Tough Like Donna: Chapter 1

Tough Like Donna bookcover








G. D. Buckley

The eleventh of November was Remembrance Day. On the eleventh hour of the eleventh day of the eleventh month in 1918 the armistice was signed that ended the Great War. At school we had to stand up and think about the soldiers for one minute.
I knew Mum wasn’t thinking about the soldiers though, when I came home and found her just staring at the radiogram like that. Something terrible must have happened, and not just something a long time ago.
“What’s wrong, Mum?” I asked.
“Oh, Rose, he’s been dismissed.” Mum’s voice was so low I could hardly hear her.
“Who, Dad?”
“No, Whitlam. Gough Whitlam has been sacked.”
“Oh!” Mum liked Whitlam but Dad didn’t. I didn’t know much about politics, but I guessed there would be a fight when Dad got home. Mum and Dad had been fighting a lot lately. Sometimes it was about politics and sometimes it was about Mum going to art school.
It wasn’t fair. Mum’s art school had already finished for the year but I still had to go to school for weeks more. Mum wished her school was still going and I wished the holidays would finally arrive.

“Did you hear about the dismissal?” Mum asked Dad when he got home.
“He had to go, Adrienne,” Dad said. “The man’s a lunatic. He was destroying this country.”
Mum gave him her scary look. “Do you mean he was finally dragging it into the twentieth century?”
“Well, let’s not fight about it, agree to disagree. I’ve got some good news.”
“I’ve been promoted.” Dad stuck his chest out like a proud rooster. “We’re going to Sydney.”
“Just like that?” Mum said.
“No, not just like that. I’ve been working on this for months. It’s a great opportunity.”
“And you didn’t think to tell us? Don’t you think we have a right to know what you’re up to?” Somehow Mum had put me on her side. I didn’t like that. I didn’t want to be on a side, any side. I tried to sneak off to my room but Mum grabbed me. She held me out in front of Dad like I was some kind of weapon she could hurt him with.
“Look at your daughter,” Mum screamed. “Do you expect her to just pack up and leave all her friends?”
Leaving all my friends wouldn’t be too bad. I didn’t have any real friends, not real close friends. My friends were just school friends. I talked to them at school and that was it.
“Can we leave Rose out of this?” Dad asked.
This time I was on Dad’s side. I wanted to be left out of it. Not that it mattered what I thought. No-one ever asked what I wanted.
“No, we can’t leave her out of it,” Mum said. “She’s in it, whether you like it or not.”
She let go of my arms and I ran off to my room. I jumped onto my bed and buried my head in the pillow. I lay there the whole time they kept arguing, and stayed there after they stopped. I must have gone to sleep because Mum woke me up when dinner was ready.
“Now, dear,” she said. “Your father and I have decided to separate.”
“Good!” I’d heard enough fights to last a long time.
“Oh, don’t say that, dear.”
“Well, it’s better than fighting all the time.” I got up and went out to the dining room.
“Did you tell her?” Dad asked.
“Rose,” Mum said, “you have to decide if you want to go to Sydney with your father or stay here with me.”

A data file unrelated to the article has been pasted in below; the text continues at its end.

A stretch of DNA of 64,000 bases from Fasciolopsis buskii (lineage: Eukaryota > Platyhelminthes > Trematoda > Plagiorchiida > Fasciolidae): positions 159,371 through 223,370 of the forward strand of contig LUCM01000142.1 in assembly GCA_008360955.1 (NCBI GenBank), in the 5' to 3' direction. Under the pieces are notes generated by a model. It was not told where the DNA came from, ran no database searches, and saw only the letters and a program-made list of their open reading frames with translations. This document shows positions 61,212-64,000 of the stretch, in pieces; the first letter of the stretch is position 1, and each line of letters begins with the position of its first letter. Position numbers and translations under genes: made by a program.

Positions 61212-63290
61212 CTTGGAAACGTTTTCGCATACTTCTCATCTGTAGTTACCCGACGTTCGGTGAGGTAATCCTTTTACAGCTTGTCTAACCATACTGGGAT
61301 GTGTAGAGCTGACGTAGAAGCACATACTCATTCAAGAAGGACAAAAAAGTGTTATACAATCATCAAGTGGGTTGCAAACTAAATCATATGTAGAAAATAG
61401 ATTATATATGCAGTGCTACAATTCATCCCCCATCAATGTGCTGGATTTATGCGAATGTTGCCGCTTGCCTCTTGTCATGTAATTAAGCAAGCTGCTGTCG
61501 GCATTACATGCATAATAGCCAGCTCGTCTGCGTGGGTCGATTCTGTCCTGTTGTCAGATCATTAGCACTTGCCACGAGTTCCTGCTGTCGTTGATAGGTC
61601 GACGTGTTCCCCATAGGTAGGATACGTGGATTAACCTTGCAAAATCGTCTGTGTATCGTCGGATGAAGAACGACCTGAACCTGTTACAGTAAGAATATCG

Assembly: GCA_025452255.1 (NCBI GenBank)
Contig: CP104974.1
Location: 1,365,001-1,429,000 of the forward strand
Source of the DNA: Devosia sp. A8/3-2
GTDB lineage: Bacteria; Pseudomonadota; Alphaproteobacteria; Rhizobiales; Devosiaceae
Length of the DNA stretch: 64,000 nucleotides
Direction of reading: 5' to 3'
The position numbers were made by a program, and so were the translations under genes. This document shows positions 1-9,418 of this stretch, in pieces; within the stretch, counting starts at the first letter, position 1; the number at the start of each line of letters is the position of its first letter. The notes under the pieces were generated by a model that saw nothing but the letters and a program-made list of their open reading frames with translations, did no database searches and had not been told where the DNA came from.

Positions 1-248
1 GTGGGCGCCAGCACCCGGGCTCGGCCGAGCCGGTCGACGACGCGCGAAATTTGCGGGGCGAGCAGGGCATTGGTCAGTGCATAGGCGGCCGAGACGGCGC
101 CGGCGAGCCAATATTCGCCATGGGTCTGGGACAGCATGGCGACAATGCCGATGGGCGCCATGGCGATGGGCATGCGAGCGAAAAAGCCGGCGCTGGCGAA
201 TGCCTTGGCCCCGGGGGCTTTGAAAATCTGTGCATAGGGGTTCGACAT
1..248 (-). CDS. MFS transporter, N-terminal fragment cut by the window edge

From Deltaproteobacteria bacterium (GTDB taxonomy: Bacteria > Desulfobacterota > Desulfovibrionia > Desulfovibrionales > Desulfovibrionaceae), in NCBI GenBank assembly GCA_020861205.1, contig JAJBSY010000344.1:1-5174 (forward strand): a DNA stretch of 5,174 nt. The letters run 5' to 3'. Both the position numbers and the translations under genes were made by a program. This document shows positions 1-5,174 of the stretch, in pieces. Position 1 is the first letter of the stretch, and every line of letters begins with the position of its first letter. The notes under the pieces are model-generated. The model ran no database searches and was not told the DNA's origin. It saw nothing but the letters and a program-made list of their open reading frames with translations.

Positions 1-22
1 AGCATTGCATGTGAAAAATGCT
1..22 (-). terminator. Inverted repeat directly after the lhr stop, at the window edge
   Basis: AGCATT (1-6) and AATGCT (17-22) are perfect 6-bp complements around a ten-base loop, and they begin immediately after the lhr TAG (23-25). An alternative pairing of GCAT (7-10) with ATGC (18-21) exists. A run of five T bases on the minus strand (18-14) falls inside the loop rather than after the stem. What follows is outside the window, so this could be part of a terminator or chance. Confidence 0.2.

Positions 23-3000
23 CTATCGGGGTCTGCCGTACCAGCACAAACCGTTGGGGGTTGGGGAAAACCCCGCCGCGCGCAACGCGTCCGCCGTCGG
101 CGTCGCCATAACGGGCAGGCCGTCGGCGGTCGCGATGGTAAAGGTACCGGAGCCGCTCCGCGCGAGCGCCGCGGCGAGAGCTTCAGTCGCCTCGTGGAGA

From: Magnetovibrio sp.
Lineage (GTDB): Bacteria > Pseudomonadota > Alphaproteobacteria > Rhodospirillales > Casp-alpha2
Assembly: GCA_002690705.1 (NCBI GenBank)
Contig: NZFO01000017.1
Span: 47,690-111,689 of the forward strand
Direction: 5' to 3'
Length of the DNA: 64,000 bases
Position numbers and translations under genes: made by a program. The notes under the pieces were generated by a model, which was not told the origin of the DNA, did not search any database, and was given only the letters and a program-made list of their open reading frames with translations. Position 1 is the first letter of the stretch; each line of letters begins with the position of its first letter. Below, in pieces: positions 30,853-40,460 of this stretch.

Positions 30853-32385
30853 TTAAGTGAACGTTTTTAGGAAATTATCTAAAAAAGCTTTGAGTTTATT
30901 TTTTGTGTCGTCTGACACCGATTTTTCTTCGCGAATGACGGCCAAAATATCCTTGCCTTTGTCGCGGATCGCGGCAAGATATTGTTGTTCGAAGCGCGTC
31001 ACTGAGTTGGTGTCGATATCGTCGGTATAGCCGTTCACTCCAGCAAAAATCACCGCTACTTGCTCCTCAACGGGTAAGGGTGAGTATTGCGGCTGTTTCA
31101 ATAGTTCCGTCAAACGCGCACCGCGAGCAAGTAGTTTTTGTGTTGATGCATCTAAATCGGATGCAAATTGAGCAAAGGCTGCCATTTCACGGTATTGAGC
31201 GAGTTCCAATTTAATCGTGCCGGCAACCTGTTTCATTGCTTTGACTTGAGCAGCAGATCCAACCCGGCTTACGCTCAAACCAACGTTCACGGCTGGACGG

“Oh.” I didn’t know what I wanted to do. It was too soon.
They both looked at me like a couple of lovable puppies. I could make one very happy but I had to kick the other one. I thought it was cruel to make me decide. It was like a movie I saw once where the Nazi guy told this lady that he was going to shoot one of her sons but she had to decide which one.
“You don’t have to make up your mind yet,” Dad said. “We won’t be going until after Christmas.”
“We!” Mum shot him a look that would burn steel.
“Now, Adrianne…” Dad began.
“Okay, let’s just eat our dinner. Shall we?”
We ate without speaking. I don’t remember what we had. I don’t remember if I put salt or sauce on it. I do remember that I didn’t ask for salt or sauce. If I couldn’t reach it I went without. I left the table as soon as I could and slunk back to my room.
As I lay there trying to sleep they started fighting again. Now, they were fighting over me, but not because either of them really wanted me. Mum was too busy with her art studies. Dad would be too busy with his new job. I was just a prize. I was a point they could score.
As I drifted off to sleep I suddenly thought of boarding school. I didn’t know anything about boarding school. I couldn’t imagine what it would be like, but it was a way that I didn’t have to decide which one to live with. Nobody wins so nobody loses.
Next morning at breakfast I said I wanted to go to boarding school.
“Boarding school?” They both looked stunned.
“I want to go to boarding school in Brisbane. That’s half way. I can have holidays with both of you in turns. That’s fair.”
They both looked at me like they’d never seen me before. Dad’s mouth kept moving but no words came out. It was like he wanted to say something, but stopped himself every time.
Finally Mum found a weak little voice. “If that’s what you really want, dear.”
“I’ll do some phoning around,” Dad said. “See what’s available.”
I hadn’t expected them to agree straight up like that. I suppose they both just wanted to not let the other one have me. This was a way of winning without having the hassles of putting up with me all the time.
It turned out that there weren’t many boarding schools, and all the good ones were booked out years in advance. Mum and Dad spent weeks trying to find one that would have me. I knew long before they made their decision that I would end up in the rattiest old dump there ever was.


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